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Reactive arthritis

Last updated: November 3, 2021

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Reactive arthritis, (formerly known as Reiter syndrome), is an autoimmune condition that occurs after a bacterial infection of the gastrointestinal or urinary tract. It is categorized as a seronegative spondyloarthritis because of its association with HLA-B27. Reactive arthritis primarily affects young men and usually presents with musculoskeletal or extra‑articular symptoms. The characteristic triad consists of arthritis, conjunctivitis, and urethritis. The diagnosis is based on clinical features such as patient history and physical examination; there are no specific tests for reactive arthritis. Treatment is primarily symptomatic and consists of the administration of NSAIDs, as most patients recover spontaneously.

Epidemiological data refers to the US, unless otherwise specified.

She Cherishes Cooking Yummy Salmon: Shigella, Chlamydia, Campylobacter, Yersinia, and Salmonella are the most common causes for reactive arthritis.

The classic triad of reactive arthritis consists of urethritis, conjunctivitis, and arthritis, but it manifests in only about a third of affected individuals.

Can't see (conjunctivitis), can't pee (urethritis), can't climb a tree (arthritis).

Reactive arthritis is a clinical diagnosis that may be supported by diagnostic steps, but there is no confirmatory test. [1][5]

Most common infection-associated differentials

Differential diagnoses of infection-associated arthritis [4][6][7]
Condition Reactive arthritis Septic arthritis Lyme disease [8] Syphilitic arthritis
Nongonococcal Gonococcal (disseminated gonococcal infection)
Bacterial pathogen
Risk factors
  • Frequent outdoor activities (e.g., hunters, farmers, hikers)
  • Acute
  • Acute
  • Variable [10]
  • Progressive
  • Progressive
Clinical features
Distribution pattern
  • Polyarthritis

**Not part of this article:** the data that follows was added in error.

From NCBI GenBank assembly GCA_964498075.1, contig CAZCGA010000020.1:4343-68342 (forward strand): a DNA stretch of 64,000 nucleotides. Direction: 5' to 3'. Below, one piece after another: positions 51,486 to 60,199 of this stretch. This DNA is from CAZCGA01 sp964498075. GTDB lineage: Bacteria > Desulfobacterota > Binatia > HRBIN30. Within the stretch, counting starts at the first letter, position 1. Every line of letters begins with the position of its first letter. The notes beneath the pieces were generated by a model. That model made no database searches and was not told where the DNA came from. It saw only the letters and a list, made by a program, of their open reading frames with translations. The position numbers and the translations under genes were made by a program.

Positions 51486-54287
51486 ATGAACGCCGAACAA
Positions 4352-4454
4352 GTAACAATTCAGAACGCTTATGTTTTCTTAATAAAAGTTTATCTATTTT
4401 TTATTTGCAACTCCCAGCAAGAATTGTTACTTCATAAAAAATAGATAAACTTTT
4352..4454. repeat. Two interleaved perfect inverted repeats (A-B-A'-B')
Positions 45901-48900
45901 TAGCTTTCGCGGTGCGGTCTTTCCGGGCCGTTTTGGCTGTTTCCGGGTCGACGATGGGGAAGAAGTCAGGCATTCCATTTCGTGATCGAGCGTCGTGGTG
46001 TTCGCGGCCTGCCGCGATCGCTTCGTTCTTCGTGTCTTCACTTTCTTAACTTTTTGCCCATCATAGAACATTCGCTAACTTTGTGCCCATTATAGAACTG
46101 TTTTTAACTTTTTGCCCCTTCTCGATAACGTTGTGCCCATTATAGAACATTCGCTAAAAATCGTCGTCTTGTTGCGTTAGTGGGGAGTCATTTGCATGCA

• Asymmetrical
    • Migratory
    • Lower body (especially knee)


The differential diagnoses listed here are not exhaustive.

There is no curative treatment. The goal of treatment is to primarily control symptoms as the disease is usually selflimiting. Extraintestinal manifestations should be treated as necessary.

  • Resolves spontaneously within a year
  • High rate of recurrence
  1. Hu L. Clinical Manifestations of Lyme Disease in Adults. In: Post TW, ed. UpToDate. Waltham, MA: UpToDate. updated: August 17, 2016. Accessed: March 13, 2017.
  2. Yu DT. Reactive Arthritis. In: Post TW, ed. UpToDate. Waltham, MA: UpToDate. updated: July 21, 2016. Accessed: March 16, 2017.
  3. Diagnostic approach to polyarticular joint pain. Updated: September 15, 2003. Accessed: March 16, 2017.
  4. Lyme disease and the orthopaedic implications of Lyme arthritis. Updated: February 1, 2011. Accessed: March 16, 2017.
  5. Ruan XC, Lim JH, Tey HL. Acute Inflammatory Polyarthritis: A Rare Presentation of Secondary Syphilis.. Ann Acad Med Singapore. 2017; 46 (2): p.72-73.
  6. Ghanem KG. Chapter 46: Disseminated Gonococcal Infection. In: Imboden JB, Hellmann DB, Stone JH, eds. Current Diagnosis & Treatment in Rheumatology, Third Edition. Third Edition, ed. McGraw-Hill Education / Medical ; 2013.
  7. Li R, Hatcher JD. Gonococcal Arthritis. StatPearls. 2019 .
  8. Barth WF, Segal K. Reactive arthritis (Reiter's syndrome). Am Fam Physician. 1999; 60 (2): p.499-503.
  9. Maman E, Bickels J, Ephros M, et al. Musculoskeletal Manifestations of Cat Scratch Disease. Clinical Infectious Diseases. 2007; 45 (12): p.1535-1540. doi: 10.1086/523587 . | Open in Read by QxMD
  10. Apoorva Cheeti; Rebanta K. Chakraborty; Kamleshun Ramphul.. Reactive Arthritis (Reiter Syndrome). StatPearls. 2020 .
  11. Arthritis associated with enteric infection. Updated: April 1, 2003. Accessed: March 16, 2017.